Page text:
Quote Of The Day

"Victory goes to the player who makes the next-to-last mistake - Chessmaster Savielly Grigorievitch Tartakower (1887-1956)"

Friday, January 30, 2015

The Hard Problem...

Last night Stuart and I went to see Tom Stoppard's new play The Hard Problem at the Dorfman's Theatre on London's South Bank.

The play follows the story of psychology student Hilary (Olivia Vinall) as she wins a job at a neuroscience institute funded by a vicious hedge-fund billionaire, Krohl (Anthony Calf).

Hilary is helped along the way admirably (and often confrontationally) by her often stripped and very ripped ex-tutor lover Spike (Damien Molony). Spike is a rational Darwinian fundamentalist (think of a hot Richard Dawkins) who has little truck with Hilary's praying and faith in a higher power.

Stoppard loves throwing his characters into good old fashioned arguments and here they trade banterful blows, intellectual insults, and wily witticisms about 'the hard problem' -  can we distinguish between brain activity and awareness. How do sensations acquire characteristics, such as colours and tastes. Empiricism vs rationalists. What is consciousness? Is there a God? Oh, all the easy stuff.

She is an altruistic fan of altruism. She is good. He's a brilliant brutalist - an egotist who belives that the ego is king. The selfish genius.

Krohl in turn is brutal to his City associates – it is law-of-the-jungle stuff. Yet as one of his underlings (Parth Thakerar) observes, ruthless markets do occasionally behave irrationally. So much for the empiricism of survival genes.

The staging is spare, modern: decorated by an overhang of neon lights that burst into pretty, multi-coloured activity between scenes. This represents the whirring of the brain. Set changes are accompanied by rich, ornate piano music.

It is a good play, maybe not up there with Stoppard's greats. The well sign-posted plot twist was a tad too easy to guess and the resolution tries to not only have it's cake and eat it but to buy the whole cake shop too.

Great acting though and a fitting end as Nicolas Hytner's final production at the NT.

Thursday, January 29, 2015

Business Trip...

Just back from a four day business trip to the Middle East. Lots of meetings and I gave a presentation. Joke went down like lead balloon. Tough crowd

I put "we must all learn to laugh at ourselves" into Google Translate but the Arabic that came out met with a hushed silence in the presentation room. Later I was told that the words I had written on the screen roughly said "so, you all think you are funny?". Oops. Think I won them over in the end though.

On the final day of the trip I attended a full day of meetings, back to the hotel to pack, headed for Dammam airport, flew to Bahrain, then connecting (turbulent, no-sleep) flight to Heathrow and then straight into the office. A 15 hour commute back into the office!

#norestforthewicked #redeye

Tuesday, January 27, 2015

Everything is Shiiiit!...

From the makers of Cards Against Humanity come some rude cards. So Bryn, Stuart and I hopped all over London the other Saturday being childish, immature and silly with them... but blimey Charlie how we laughed.

Friday, January 23, 2015

The Ruling Class...

Last night Stuart and I went to see the hunky James McAvoy starring in Peter Barnes' satirical play The Ruling Class at the Trafalgar Studios in London's glitzy West End.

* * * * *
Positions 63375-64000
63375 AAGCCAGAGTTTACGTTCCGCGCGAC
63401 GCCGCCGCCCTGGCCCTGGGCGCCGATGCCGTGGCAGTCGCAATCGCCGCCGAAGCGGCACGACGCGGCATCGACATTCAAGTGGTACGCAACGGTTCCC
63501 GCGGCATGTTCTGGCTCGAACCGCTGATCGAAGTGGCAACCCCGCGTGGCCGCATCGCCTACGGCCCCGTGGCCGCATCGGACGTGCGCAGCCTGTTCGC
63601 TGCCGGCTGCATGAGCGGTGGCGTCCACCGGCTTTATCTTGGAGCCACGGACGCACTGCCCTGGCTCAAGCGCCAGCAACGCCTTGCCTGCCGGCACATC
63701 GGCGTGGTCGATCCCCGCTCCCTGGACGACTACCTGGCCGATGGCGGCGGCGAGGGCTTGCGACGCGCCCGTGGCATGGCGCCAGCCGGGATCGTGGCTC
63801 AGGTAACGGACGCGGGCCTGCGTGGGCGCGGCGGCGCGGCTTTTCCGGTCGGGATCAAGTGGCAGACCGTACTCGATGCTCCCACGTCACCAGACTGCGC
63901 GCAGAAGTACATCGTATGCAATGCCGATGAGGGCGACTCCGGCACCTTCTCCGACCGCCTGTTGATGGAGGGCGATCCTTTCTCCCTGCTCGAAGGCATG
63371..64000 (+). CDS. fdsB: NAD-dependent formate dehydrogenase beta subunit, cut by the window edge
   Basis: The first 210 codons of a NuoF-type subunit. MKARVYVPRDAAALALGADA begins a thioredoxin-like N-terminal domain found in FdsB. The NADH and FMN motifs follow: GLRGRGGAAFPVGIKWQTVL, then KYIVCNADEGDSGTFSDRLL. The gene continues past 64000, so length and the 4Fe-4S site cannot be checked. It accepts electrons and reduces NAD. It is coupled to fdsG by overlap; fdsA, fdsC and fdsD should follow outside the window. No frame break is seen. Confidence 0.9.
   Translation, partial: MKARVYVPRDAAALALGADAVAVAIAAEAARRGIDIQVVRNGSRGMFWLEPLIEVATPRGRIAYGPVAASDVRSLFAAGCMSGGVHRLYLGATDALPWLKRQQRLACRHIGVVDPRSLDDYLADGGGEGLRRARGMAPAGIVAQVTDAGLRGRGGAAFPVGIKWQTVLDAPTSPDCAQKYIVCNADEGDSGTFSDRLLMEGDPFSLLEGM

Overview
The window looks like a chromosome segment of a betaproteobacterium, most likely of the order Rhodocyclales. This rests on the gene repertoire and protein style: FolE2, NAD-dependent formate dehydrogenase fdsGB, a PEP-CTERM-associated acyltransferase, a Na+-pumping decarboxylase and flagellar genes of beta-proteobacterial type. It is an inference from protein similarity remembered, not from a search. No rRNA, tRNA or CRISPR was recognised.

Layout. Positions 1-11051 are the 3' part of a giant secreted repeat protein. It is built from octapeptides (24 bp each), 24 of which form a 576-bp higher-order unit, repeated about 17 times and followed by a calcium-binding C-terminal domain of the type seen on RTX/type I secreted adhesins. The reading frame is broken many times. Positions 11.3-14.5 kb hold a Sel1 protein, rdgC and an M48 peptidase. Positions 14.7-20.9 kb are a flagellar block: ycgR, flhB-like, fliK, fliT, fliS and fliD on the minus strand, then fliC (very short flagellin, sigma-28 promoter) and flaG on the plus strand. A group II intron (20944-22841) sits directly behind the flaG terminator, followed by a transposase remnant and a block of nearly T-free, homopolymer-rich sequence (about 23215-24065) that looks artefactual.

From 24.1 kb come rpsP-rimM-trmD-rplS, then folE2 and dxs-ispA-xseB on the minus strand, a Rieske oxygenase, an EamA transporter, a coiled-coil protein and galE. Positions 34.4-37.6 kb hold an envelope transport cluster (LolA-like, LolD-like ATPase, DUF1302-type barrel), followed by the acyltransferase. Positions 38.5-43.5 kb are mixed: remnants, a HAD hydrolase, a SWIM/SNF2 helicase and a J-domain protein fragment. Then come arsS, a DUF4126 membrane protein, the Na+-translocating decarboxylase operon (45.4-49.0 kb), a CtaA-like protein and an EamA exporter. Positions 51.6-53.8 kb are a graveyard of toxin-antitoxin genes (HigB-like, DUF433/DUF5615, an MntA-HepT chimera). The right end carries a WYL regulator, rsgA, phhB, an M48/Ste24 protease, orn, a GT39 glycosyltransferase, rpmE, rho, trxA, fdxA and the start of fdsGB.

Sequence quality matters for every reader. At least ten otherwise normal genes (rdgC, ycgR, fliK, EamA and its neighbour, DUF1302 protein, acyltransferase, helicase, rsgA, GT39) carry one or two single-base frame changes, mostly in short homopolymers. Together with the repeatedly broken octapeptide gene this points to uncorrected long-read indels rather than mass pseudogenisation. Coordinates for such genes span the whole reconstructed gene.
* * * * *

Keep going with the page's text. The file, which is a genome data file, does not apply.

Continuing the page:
The (black) humour of the play hinges on one of two things; (1) whether you find the idea of a paranoid schizophrenic psychopath British nobleman inheriting a peerage funny, or (2) whether you find a talented actor playing a paranoid schizophrenic psychopath British nobleman inheriting a peerage funny. We are in 'laugh at' vs 'laugh with' territory again.

For me the answer to (1) was "not really."
The answer to (2) was (as the actor in question is James McAvoy) "largely, yes."

So here it was - a rather broad, rather blunt attack on those who rule us (clue: they all talk in posh accents, went to Eton, own country estates, and hate the poor.)

When the play worked it was fine - the action was zany and madcap with Mr McAvoy sparkling as mad Jack. He got to show us his unicycling skills, his ripped bod, his demon smile and his underwear.

When it didn't work (especially in the 2nd half) it rather reminded me of a 'trendy vicar' routine I used to do when I was a member of the Cambridge University Light Entertainment Society (CULES) back in 1982 - cringingly old hat.

3 stars (mainly for Mr McAvoy's spirited performance and evil grin)

Thursday, January 22, 2015

Cereal Killer Cafe...

As part of our hipster cafe tour last week Bryn, Darren and I went to Cereal Killer Cafe at 139 Brick Lane, London, E1 6SB.  We plumped for cereal cocktails - Unicorn Poop, Don't Have A Cinnaman and cocoa puffs. Scrummy.

Wednesday, January 21, 2015

Lady Dinah's Cat Emporium...

First up on Bryn and my hipster cafe tour was Lady Dinah's Cat Emporium @ 152-154 Bethnal Green Road, London E2 6DG. We played with the 12 moggies. Especially loved fluffy 5 month old Alice. Awww, can we get a kitten Stuart?

Tuesday, January 20, 2015


Sarah and I went to Pizza Express Thursday lunchtime - their oven broke down. Stu, Andy and I went to Studio 6 Thursday night for dinner - their kitchen closed due to a gas leak. Bryn and I went to the cat cafe on Friday - their coffee machine broke down as we arrived. We then went to Cereal Killer Cafe later - their till broke as I went to pay. Later Friday night our central heating broke down. On Saturday evening the bus we got on... the ticket machine broke.

Anyone need an establishment cursing just let me know. ‪#‎curses‬

Monday, January 19, 2015

Friday, January 16, 2015

Women on the Verge of a Nervous Breakdown...

Last night Stuart, Andy and I went to see new musical Women on the Verge of a Nervous Breakdown at the Playhouse Theatre in London's glitzy West End.

With theatre and TV star Tamsin Greig in a leading role of Pepa Marcos this manic, frantic, neurotic whirlwind of a musical simply beats you into enjoying it.